Keywords: Acute, Aortic Dissection, Neurologic (PubMed Search)
Neurologic Manifestations of Acute Aortic Dissection
A myriad of neurologic presentations of acute aortic dissection have been reported in the literature. Although classic CVA symptoms may occur, nonspecific neurologic symptoms are much more common
Take Home Point:
Keywords: Hypertension, Epistaxis (PubMed Search)
Hypertension and Epistaxis
We commonly encounter patients with epistaxis who are found to be hypertensive. Some have taught over the years that hypertension causes nosebleeds and that some nose bleeds won't stop until the BP is lowered...
Some pearls about HTN/Epistaxis:
Keywords: Warfarin, Skin Necrosis (PubMed Search)
Warfarin-Induced Skin Necrosis (WISN)
Some pearls about a rare, but serious side effect of Warfarin...
55 yo female presented to the ED on the day of hospital discharge for evaluation of this rash.
The rash began 4 days after starting Warfarin. Was being treated for a DVT.
Keywords: Hypertension (PubMed Search)
What Hypertensive Patient Needs a Workup for End-Organ Damage?
Ah, the age old question...which hypertensive patients need an ED workup for end-organ damage? The "workup" for patients includes renal function, urinalysis, CXR, ECG, etc.
Some pearls regarding working patients up:
Keywords: hypertension (PubMed Search)
Keywords: PERC Rules (PubMed Search)
Keywords: Warfarin (PubMed Search)
Reversal of Warfarin
Reversal of Warfarin can be accomplished by administering any of the following:
A few pearls:
Keywords: HeparinPro (PubMed Search)
Anticoagulation with Heparin-How to Reverse?
So you just started Heparin on that ACS patient? Just bolused the patient in room 12 with the large PE with a slug of Heparin? The nurse tells you that one of them just vomited blood and the other just had a large bloody bowel movement. What to do, oh, what to do?
How to reverse Heparin...use Protamine:
Keywords: Thrombosis, Cerebral (PubMed Search)
Cerebral Venous Sinus Thrombosis (CVST)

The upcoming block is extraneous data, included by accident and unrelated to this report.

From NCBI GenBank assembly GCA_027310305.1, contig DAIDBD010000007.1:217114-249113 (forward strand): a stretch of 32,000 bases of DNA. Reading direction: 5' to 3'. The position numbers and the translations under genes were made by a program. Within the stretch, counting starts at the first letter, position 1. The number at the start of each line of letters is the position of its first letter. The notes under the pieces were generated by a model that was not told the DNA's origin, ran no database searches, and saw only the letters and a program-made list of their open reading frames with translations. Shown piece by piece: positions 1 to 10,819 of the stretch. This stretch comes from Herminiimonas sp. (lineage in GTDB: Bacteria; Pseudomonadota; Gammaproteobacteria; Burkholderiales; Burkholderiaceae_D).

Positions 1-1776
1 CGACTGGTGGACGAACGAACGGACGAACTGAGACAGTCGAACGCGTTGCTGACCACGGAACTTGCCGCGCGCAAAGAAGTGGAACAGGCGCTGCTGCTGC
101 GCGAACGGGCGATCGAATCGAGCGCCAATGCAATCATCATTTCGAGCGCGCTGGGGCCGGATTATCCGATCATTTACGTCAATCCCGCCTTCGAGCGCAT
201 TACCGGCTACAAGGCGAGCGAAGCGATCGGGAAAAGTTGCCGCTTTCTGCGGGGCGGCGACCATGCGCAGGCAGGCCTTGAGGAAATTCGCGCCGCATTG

An uncommon but very serious entity that leads to three distinct types of presentations:
Caused by thrombosis of one of the intracerebral venous sinuses (most commonly the transverse sinus) The major risk factor is hypercoagulable disease. May be the underlying cause of a majority of cases of idiopathic intracranial hypertension.
When to suspect:
Keywords: Hypertension, Headache (PubMed Search)
Does Hypertension (elevated BP) Cause Headache?
This is an age old question that many of us have struggled with in the ED for many years...
Other questions include: Does elevated BP cause headaches? Do we need to scan hypertensive patients with headache just because they have a headache? At what level of BP does the BP actually cause headache?
A few quick pearls:
Keywords: Hypertension (PubMed Search)
Avoidable Pitfalls in Managing the Hypertensive Patient
We all see very hypertensive patients on almost every shift. Dr. Winters has an earlier pearl related to pitfalls in treating patients with hypertensive encephalopathy, but I thought it was time to reiterate just a few points.
Keywords: aortic dissection, chest xray (PubMed Search)
So, how good is a screening CXR for aortic dissection?
Keywords: Cardiovascular, CocaineC (PubMed Search)
Key Cardiovascular complications of cocaine:
Restrepo CS, et al. Cardiovascular complications of cocaine: Imaging findings. Emerg Radiol 2008
Keywords: Ischemia (PubMed Search)
Management of acute limb ischemia
Just a few pearls regarding acute limb ischemia
Vasc Surg Reviews 2007
Keywords: subrachnoid hemorrhageRebeleeding (PubMed Search)
Complications of Subarachnoid Hemorrhage
The three dreaded complications of SAH include the following:
Edlow, et al. Aneurysmal subarachnoid hemorrhage: update for emergency physicians. JEM 2008
Keywords: LMWH, PE, Pulmonary Embolism (PubMed Search)
Currently Approved LMWHs for the Treatment of Acute PE:
Make sure to monitor platelet counts regardless of agent chosen.
Konstantinides. Acute pulmonary embolism revisited. Heart. June 2008
Keywords: D-Dimer (PubMed Search)
Causes of an Elevated D-Dimer
Don't forget the multiple causes of an elevated d-dimer: